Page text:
A Comparison between Vsphere and HyperV, from a XenDesktop VDI POV

Your VDI is XenDesktop and you’re comparing vSphere and HyperV before deciding which one to go with. Which one of these hypervisors is preferable? It’s a tricky decision, requiring quite a lot of research and thought. Or does it…?

Consider the VDI’s common denominator
For those using VMware View, there is no real dilemma because it only works with vSphere. Similarly, Microsoft’s VDI (RDS) only works with HyperV, so again, no need to sit around like Rodin’s “Thinker” and ponder, as your choice has essentially been made for you. However, the more agnostic and flexible Citrix XenDesktop works with both vSphere, HyperV and XenServer.

So for XenDesktop deployments, let’s look at new updated features recently released by both hypervisors to help you choose a platform:


How much of Microsoft’s HyperV is actually worth considering? Given the new 2016 release, do the features stand up to close inspection? And from a business perspective, is it economically worthwhile? Here’s a list of key features and an explanation about how they complement XenDesktop:

    • Nano Server: provided out-of-the-box with a core installation of HyperV, omitting some basic Windows features deemed non-essential and allowing XenDesktop to increase the density of VMs per host.
    • Windows Containers: a new feature that allows admins to reserve resources for specific apps to run side by side on VDI machines without affecting each other.
  • Guest OS Licensing: this very shrewd business advantage permits OS licenses to an unlimited number of Windows guests (when using the Datacenter edition).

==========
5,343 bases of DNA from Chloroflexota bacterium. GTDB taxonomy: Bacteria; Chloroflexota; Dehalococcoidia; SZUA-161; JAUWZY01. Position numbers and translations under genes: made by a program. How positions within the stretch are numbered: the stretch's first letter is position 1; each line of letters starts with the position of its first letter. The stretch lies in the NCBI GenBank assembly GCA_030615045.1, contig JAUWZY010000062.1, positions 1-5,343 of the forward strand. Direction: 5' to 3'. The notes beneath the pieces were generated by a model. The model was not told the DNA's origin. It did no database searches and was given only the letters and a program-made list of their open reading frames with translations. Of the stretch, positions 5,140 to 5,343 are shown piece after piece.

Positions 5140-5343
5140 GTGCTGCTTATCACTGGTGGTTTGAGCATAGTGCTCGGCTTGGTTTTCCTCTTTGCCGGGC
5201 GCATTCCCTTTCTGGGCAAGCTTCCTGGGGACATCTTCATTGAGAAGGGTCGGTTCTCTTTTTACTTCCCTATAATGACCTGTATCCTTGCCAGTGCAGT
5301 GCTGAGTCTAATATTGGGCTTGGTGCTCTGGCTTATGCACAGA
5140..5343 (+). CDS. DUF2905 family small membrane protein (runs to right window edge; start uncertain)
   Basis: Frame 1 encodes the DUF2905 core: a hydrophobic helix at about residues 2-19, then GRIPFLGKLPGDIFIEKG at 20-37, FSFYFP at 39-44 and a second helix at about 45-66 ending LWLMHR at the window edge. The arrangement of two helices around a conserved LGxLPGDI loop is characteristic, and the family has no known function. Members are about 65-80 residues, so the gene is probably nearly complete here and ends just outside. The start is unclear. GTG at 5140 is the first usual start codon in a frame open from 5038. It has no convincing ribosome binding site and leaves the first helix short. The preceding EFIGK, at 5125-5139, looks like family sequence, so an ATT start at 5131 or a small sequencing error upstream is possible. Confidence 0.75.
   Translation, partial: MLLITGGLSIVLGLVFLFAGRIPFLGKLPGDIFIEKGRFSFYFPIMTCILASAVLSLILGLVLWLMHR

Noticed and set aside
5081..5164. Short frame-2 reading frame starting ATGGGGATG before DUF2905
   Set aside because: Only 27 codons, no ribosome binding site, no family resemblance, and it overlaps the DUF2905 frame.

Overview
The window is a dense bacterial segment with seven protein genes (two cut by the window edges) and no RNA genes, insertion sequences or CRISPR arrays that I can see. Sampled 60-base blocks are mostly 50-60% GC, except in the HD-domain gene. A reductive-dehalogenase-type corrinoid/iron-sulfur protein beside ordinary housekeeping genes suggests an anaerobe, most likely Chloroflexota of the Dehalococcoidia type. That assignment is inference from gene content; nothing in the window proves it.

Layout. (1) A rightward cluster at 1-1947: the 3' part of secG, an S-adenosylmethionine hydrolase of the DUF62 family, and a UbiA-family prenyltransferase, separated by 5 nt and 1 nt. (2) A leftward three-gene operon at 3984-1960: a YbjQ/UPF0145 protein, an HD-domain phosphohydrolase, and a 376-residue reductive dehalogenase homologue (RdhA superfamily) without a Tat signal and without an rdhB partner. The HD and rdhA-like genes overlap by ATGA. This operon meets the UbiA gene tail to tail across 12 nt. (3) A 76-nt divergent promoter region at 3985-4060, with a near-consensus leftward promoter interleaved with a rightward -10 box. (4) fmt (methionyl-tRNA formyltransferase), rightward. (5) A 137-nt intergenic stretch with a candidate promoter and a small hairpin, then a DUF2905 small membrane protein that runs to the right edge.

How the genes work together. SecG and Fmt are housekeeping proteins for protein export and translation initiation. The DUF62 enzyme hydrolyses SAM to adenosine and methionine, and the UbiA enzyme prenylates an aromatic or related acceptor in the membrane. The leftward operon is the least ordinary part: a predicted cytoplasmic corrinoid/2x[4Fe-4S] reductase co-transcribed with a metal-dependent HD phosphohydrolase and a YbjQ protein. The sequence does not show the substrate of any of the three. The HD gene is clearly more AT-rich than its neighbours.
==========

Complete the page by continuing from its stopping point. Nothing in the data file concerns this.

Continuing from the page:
• Nested Virtualization: the optimal solution when deploying virtual machines with a virtual machine. For example, in a classroom where each student needs to run lab servers within her/her own machine.

Going Round in Circles?
VMware’s vSphere, as mentioned, is the market leader and offers fairly comprehensive central management capabilities with VMware vCenter. The latest version, vSphere 6, also has attractive and differential features worth considering:

  • vGPU: out-of-the-box support for virtual GPU – Nvidia’s grid delivers comprehensive benefits of the physical Nvidia to virtual environments, providing VDI accessibility for CAD applications and graphic-intense apps via XenDesktop.
  • vSAN: major VDI scalability (storage acceleration) using virtual SAN.
  • Maximums: greatly increased maximum units for virtual machines, which can now support up to 128 virtual CPUs (vCPUs) and 4TB virtual RAM (vRAM). Additionally, hosts can now support up to 480 CPU and 12TB of RAM, 1,024 virtual machines per host and 64 nodes per cluster.
  • Fault Tolerance: support for fault tolerance has been expanded to four virtual CPUs, which means users can have machines at 100% of availability via XenDesktop – a point of particular importance to super VIP users.

What’s the bottom line?

While vSphere is the leading hypervisor platform from a global perspective, HyperV is quickly catching up in sales figures and popularity. vSphere has the advantage in terms of scalability, but in terms of security both products hold all the required certification and capabilities. Both products are also about the same in terms of cost effectiveness, although the aggressive promotion of unlimited free Windows licensing may give Microsoft HyperV some sort of an edge in this. The bottom line is that this decision is about your company’s greater priorities, together with your specific needs and requirements.